Whether a prey animal hides, flees or counterattacks when faced with an approaching predator influences myriad aspects of its behaviour, ecology and even psychology. It therefore is not surprising that our early observations of coyotes hunting mule deer and white-tailed deer led my students and me in these different directions.
Ecology: Prey behaviour and predator-prey relationships.
We still conduct work on the influence of prey behaviour and predator-prey relationships, relying on exceptional observation conditions at our main study site on the prairie grasslands of southern Alberta.
Behaviour: Inter-species hybridization and transmission of disease:
We are beginning a new project that investigates conditions that facilitates or prevents hybridization between white-tailed deer and mule deer, two species that are able to interbreed and produce fertile hybrid. When conducting this work, we plan to conduct detailed observations of mating tactics and other social interactions that may help to understand variation in the transmission of Chronic Wasting Disease (CWD), a fatal prion disease spreading across North American deer.
Psychology: Evolutionary continuity in infant cries and caregiver responses.
Another major focus of the lab is the evolutionary continuity in newborn cries and adult responses to these cries. Our recent discovery that deer mothers respond to newborn cries of diverse species of mammals suggests suggest that a response to infant cues of a different species is not uniquely human, but may instead be the result of sensory mechanisms shared across mammals through tens or hundreds of millions of years of evolution.
We currently plan to extend this work from deer to humans and other animals, but first need to raise funding to support a postdoctoral fellow to begin this research. The planned work has many applications such as using features of infant cries to diagnose health conditions and facilitate care-giving in humans and animals, designing the sound environment to relieve stress on animals living in captivity, and informed use of infant cries and surrogate mothers to promote fostering of orphaned animals.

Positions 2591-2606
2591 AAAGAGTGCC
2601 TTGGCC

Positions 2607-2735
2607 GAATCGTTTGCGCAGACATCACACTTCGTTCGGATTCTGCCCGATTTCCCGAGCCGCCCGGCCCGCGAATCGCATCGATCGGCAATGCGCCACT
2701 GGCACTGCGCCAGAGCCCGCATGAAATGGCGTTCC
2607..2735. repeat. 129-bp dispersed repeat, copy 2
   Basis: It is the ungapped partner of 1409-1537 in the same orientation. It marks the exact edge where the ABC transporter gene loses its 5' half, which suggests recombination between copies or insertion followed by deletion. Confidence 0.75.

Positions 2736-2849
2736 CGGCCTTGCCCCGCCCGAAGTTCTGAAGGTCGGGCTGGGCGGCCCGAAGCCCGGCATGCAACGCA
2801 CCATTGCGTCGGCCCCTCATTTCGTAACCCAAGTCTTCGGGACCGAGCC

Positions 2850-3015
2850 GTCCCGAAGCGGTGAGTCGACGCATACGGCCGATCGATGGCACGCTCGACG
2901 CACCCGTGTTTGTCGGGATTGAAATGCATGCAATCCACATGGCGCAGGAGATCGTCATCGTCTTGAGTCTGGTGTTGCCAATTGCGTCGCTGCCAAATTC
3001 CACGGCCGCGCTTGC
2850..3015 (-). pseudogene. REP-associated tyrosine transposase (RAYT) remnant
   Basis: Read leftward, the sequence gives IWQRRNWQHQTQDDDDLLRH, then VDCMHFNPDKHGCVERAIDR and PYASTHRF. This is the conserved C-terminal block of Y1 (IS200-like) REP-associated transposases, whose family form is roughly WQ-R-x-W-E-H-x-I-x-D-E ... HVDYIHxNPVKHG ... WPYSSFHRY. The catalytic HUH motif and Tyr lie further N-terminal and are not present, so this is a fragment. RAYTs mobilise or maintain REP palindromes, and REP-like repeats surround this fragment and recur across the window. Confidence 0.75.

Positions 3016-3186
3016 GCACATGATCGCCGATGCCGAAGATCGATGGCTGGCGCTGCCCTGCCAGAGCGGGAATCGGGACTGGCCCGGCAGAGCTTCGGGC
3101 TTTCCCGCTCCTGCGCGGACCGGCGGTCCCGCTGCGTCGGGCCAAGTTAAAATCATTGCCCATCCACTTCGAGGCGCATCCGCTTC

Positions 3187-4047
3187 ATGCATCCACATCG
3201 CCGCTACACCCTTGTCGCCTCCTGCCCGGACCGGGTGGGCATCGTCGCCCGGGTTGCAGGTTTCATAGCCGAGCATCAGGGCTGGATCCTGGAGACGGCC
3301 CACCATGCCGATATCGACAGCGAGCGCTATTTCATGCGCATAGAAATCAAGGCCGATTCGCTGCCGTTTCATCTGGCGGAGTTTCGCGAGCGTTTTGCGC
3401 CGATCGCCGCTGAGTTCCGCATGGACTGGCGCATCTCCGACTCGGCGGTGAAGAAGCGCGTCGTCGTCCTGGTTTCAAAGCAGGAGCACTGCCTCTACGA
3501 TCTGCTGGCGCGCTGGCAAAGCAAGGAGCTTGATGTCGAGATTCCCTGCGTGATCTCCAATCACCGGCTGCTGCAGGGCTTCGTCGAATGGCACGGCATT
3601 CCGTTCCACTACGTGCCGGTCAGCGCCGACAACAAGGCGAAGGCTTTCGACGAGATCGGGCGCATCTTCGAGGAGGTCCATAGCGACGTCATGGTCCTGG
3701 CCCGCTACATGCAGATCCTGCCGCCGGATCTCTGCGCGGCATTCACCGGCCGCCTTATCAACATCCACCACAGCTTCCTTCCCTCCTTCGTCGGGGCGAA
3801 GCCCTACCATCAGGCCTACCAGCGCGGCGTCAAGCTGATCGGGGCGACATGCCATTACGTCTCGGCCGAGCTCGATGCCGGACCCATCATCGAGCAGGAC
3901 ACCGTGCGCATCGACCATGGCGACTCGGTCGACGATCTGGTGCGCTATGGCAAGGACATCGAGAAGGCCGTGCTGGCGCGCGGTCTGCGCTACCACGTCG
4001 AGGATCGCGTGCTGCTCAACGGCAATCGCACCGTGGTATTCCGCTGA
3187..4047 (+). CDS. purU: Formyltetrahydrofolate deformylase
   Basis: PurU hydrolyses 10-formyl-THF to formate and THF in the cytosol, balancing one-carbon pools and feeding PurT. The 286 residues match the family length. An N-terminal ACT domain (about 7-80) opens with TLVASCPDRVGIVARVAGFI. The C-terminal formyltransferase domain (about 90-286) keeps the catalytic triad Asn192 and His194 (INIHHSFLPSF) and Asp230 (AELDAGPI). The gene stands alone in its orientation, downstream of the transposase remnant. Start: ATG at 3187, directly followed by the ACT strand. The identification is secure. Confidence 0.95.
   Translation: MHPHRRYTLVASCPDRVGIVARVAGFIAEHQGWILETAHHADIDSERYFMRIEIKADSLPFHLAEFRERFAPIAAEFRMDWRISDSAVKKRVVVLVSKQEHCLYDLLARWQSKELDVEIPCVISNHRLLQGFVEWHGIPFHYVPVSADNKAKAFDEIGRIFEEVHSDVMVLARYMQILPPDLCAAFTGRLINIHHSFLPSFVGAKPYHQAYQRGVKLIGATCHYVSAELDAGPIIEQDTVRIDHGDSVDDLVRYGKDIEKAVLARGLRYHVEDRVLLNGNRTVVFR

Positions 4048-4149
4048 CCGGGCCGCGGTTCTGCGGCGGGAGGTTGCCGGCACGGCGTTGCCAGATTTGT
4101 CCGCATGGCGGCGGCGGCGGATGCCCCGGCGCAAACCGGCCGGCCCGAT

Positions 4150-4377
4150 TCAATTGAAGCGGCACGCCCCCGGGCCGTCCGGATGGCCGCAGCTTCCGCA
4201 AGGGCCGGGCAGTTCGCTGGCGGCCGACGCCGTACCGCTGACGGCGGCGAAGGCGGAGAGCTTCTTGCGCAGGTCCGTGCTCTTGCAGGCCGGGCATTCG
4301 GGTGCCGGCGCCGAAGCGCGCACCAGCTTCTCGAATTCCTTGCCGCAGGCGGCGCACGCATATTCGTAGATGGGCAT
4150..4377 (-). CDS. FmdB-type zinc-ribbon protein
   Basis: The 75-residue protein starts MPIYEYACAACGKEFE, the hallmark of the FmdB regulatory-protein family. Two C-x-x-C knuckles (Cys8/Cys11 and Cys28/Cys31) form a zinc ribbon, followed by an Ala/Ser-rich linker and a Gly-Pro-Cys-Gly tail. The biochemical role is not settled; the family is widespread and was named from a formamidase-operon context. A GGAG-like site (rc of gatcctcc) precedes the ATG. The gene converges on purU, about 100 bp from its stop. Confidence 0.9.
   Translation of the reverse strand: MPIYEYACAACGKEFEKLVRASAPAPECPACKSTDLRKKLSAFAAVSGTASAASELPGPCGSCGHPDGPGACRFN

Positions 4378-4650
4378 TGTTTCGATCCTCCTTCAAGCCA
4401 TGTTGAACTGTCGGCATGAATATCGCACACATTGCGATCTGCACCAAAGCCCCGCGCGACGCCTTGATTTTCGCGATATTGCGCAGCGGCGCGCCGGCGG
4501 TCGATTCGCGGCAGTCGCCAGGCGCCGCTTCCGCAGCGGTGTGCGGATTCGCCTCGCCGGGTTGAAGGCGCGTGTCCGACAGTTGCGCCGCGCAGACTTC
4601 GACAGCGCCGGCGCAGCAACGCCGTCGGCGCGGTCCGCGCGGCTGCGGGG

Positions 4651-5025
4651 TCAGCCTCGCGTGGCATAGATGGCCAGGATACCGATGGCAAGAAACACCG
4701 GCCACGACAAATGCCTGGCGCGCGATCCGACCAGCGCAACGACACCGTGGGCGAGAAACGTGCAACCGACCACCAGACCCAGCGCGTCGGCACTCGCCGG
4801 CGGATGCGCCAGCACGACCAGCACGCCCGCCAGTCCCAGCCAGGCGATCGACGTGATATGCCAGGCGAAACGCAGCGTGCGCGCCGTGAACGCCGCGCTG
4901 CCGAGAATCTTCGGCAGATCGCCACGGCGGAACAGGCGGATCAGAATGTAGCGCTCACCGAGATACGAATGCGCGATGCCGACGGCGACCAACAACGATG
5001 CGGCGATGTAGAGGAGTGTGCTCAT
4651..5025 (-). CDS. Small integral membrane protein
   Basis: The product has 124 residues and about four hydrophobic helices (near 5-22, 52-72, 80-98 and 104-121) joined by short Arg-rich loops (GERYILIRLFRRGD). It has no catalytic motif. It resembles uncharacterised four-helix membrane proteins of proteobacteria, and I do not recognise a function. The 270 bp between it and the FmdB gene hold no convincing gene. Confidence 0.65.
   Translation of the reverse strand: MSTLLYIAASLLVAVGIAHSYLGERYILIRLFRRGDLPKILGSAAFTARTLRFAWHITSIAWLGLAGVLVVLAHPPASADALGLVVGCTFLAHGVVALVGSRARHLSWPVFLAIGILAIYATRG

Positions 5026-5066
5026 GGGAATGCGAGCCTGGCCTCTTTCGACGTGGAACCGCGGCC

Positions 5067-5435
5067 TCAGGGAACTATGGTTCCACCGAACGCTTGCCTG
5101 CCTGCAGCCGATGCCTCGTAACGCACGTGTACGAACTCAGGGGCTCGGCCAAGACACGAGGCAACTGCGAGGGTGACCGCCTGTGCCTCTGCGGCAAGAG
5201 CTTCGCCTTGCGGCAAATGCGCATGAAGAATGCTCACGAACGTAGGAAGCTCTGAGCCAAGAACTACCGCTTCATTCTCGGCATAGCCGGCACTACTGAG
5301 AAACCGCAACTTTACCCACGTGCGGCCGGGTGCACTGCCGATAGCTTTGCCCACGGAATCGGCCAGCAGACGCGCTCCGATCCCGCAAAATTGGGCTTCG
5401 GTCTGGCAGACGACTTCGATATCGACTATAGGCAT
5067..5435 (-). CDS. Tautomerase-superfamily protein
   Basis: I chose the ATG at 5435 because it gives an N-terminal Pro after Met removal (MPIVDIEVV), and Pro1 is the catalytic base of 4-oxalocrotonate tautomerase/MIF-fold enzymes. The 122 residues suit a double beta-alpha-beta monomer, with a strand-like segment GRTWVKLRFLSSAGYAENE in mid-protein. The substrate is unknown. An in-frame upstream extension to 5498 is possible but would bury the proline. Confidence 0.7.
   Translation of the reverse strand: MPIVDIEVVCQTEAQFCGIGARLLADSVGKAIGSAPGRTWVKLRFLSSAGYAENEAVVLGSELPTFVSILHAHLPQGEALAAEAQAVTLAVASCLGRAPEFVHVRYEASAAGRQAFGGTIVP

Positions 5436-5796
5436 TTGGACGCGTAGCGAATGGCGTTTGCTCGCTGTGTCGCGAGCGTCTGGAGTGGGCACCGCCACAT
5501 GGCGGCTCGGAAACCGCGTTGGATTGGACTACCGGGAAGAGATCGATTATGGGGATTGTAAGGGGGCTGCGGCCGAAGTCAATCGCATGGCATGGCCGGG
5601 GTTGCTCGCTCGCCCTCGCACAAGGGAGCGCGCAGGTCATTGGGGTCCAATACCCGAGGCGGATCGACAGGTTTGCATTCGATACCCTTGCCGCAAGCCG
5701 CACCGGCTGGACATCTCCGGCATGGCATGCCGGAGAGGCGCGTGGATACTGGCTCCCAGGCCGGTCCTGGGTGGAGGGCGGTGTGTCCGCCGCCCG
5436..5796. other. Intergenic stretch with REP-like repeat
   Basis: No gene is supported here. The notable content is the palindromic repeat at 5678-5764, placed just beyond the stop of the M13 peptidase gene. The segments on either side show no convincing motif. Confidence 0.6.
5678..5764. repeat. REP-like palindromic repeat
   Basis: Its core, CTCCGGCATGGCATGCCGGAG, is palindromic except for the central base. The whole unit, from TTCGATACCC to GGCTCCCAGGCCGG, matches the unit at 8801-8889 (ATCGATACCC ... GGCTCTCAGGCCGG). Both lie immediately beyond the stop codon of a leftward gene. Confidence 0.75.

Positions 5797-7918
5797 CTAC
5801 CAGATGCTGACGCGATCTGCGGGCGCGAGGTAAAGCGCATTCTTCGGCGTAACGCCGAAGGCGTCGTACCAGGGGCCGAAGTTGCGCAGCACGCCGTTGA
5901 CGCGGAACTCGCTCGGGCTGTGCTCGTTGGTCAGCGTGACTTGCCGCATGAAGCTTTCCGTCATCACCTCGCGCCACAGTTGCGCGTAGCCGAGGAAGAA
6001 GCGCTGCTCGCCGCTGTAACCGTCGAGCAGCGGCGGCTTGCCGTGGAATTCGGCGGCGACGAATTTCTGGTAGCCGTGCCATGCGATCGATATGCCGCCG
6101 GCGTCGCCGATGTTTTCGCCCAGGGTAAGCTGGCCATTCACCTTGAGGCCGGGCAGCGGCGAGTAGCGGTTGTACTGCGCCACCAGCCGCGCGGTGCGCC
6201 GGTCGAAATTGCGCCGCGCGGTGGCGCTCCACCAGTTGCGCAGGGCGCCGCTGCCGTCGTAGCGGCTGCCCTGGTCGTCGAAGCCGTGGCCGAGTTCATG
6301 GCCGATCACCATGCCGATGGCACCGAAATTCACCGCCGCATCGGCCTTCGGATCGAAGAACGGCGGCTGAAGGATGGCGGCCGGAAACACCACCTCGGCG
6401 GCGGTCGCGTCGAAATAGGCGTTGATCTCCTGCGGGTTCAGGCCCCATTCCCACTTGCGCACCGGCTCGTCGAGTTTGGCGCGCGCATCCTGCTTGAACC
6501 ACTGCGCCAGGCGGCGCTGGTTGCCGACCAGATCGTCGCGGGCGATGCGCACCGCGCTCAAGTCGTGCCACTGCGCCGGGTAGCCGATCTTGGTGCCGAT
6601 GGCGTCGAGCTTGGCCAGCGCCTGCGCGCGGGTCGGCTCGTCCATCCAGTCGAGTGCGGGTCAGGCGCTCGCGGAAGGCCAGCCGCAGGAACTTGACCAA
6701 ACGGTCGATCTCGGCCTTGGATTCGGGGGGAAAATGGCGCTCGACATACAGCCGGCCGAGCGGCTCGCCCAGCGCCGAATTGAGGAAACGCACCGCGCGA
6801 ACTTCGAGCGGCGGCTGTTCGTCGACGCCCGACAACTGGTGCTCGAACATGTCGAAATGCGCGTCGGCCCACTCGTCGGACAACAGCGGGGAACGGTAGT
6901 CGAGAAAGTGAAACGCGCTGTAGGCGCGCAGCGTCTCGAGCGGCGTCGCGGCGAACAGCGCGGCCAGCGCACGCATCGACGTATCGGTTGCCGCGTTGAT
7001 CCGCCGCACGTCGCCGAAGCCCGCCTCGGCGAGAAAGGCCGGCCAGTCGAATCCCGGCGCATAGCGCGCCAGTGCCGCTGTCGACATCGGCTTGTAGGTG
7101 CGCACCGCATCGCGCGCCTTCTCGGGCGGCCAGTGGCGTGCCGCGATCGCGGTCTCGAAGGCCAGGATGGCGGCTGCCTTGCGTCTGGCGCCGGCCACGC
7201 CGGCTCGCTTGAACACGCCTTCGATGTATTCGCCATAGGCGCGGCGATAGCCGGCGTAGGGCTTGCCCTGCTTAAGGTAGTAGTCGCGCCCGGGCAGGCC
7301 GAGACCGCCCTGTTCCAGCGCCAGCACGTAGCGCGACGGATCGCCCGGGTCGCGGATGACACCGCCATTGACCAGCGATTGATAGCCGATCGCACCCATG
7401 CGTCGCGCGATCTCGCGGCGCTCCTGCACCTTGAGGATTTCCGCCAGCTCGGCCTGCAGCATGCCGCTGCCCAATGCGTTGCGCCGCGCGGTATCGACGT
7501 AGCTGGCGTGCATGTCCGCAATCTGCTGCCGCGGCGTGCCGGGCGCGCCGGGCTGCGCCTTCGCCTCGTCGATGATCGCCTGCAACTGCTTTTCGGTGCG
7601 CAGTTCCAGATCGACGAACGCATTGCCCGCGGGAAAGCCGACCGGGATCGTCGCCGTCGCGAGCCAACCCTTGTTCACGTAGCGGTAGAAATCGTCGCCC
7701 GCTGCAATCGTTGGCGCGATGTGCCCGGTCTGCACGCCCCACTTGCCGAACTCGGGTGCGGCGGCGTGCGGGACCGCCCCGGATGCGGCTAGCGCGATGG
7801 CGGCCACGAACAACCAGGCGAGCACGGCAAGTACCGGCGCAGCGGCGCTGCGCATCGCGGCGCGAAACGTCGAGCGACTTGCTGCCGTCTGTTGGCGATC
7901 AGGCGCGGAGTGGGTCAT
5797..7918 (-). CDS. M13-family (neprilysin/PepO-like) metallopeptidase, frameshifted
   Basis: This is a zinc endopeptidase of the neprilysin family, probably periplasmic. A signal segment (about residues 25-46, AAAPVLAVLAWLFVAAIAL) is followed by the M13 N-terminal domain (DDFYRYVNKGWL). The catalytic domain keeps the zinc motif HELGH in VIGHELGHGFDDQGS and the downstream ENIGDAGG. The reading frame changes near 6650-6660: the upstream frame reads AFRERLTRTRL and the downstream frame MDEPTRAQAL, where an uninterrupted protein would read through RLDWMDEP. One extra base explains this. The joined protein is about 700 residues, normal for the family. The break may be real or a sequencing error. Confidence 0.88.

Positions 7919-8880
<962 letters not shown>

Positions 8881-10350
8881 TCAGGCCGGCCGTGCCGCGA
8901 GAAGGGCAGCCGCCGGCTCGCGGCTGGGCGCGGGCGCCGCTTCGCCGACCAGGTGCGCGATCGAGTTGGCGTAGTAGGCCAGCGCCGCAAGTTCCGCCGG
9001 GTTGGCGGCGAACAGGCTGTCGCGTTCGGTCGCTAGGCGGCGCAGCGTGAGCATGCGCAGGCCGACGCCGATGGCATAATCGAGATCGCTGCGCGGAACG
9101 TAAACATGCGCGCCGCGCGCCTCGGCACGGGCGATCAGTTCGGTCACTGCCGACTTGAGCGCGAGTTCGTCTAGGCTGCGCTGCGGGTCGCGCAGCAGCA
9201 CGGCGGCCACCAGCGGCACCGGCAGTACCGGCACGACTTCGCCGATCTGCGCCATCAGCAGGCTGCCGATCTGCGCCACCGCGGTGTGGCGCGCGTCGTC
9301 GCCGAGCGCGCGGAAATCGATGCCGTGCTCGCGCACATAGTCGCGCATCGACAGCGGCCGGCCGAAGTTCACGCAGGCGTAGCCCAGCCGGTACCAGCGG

Dr. Susan Lingle
Department of Biology
The University of Winnipeg
515 Portage Ave.
Winnipeg, MB R3B 2E9 Canada
Tel: (204) 258-2964
For updates, see our facebook page:
Twitter: team mule deer @linglelab
Maegwin's paper is out! Open Access Journal Ecology and Evolution: The effect of terrain and female density on survival of neonatal white-tailed and mule deer fawns.
Prairie Field Course 2016: See photos from the recent field course "Behavioural Ecology and the Prairie Grasslands" on our lab's facebook page.
March 2016: Congratulations to MSc student Kelsey Saboraki on receiving an Alberta Conservation Association (ACA) Challenge Grant in Biodiversity for her research into behavioural mechanisms of Chronic Wasting Disease (CWD) transmission in deer.
Thank you very much ACA!
Congratulations to lab alum Maegwin Bonar on receiving an NSERC for her MSc research in Newfoundland.
Listen to the CBC Quirks and Quarks interview following our recent publication "Deer mothers are sensitive to newborn cries of diverse mammalian species": http://www.cbc.ca/quirks/2014/09/27/2014-09-27-3